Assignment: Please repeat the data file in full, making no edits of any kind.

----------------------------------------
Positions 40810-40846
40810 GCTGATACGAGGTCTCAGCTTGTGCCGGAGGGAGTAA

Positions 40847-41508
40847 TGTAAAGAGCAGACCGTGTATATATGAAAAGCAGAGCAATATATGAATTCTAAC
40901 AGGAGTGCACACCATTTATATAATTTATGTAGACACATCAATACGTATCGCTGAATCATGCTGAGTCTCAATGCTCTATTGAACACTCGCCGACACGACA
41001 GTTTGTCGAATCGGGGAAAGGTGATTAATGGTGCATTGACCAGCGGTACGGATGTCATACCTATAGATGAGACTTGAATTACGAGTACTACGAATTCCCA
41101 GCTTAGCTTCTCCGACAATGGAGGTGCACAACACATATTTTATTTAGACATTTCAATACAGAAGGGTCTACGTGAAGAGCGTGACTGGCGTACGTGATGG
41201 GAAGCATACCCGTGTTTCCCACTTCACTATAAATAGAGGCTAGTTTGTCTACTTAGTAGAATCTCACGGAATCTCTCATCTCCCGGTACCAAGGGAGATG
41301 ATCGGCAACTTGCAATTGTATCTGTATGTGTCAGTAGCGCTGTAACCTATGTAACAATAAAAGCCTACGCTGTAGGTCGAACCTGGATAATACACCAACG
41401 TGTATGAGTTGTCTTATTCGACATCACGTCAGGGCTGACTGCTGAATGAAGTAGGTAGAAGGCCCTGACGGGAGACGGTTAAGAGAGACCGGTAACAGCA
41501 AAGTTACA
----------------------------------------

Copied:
Positions 40810-40846
40810 GCTGATACGAGGTCTCAGCTTGTGCCGGAGGGAGTAA

Positions 40847-41508
40847 TGTAAAGAGCAGACCGTGTATATATGAAAAGCAGAGCAATATATGAATTCTAAC
40901 AGGAGTGCACACCATTTATATAATTTATGTAGACACATCAATACGTATCGCTGAATCATGCTGAGTCTCAATGCTCTATTGAACACTCGCCGACACGACA
41001 GTTTGTCGAATCGGGGAAAGGTGATTAATGGTGCATTGACCAGCGGTACGGATGTCATACCTATAGATGAGACTTGAATTACGAGTACTACGAATTCCCA
41101 GCTTAGCTTCTCCGACAATGGAGGTGCACAACACATATTTTATTTAGACATTTCAATACAGAAGGGTCTACGTGAAGAGCGTGACTGGCGTACGTGATGG
41201 GAAGCATACCCGTGTTTCCCACTTCACTATAAATAGAGGCTAGTTTGTCTACTTAGTAGAATCTCACGGAATCTCTCATCTCCCGGTACCAAGGGAGATG
41301 ATCGGCAACTTGCAATTGTATCTGTATGTGTCAGTAGCGCTGTAACCTATGTAACAATAAAAGCCTACGCTGTAGGTCGAACCTGGATAATACACCAACG
41401 TGTATGAGTTGTCTTATTCGACATCACGTCAGGGCTGACTGCTGAATGAAGTAGGTAGAAGGCCCTGACGGGAGACGGTTAAGAGAGACCGGTAACAGCA
41501 AAGTTACA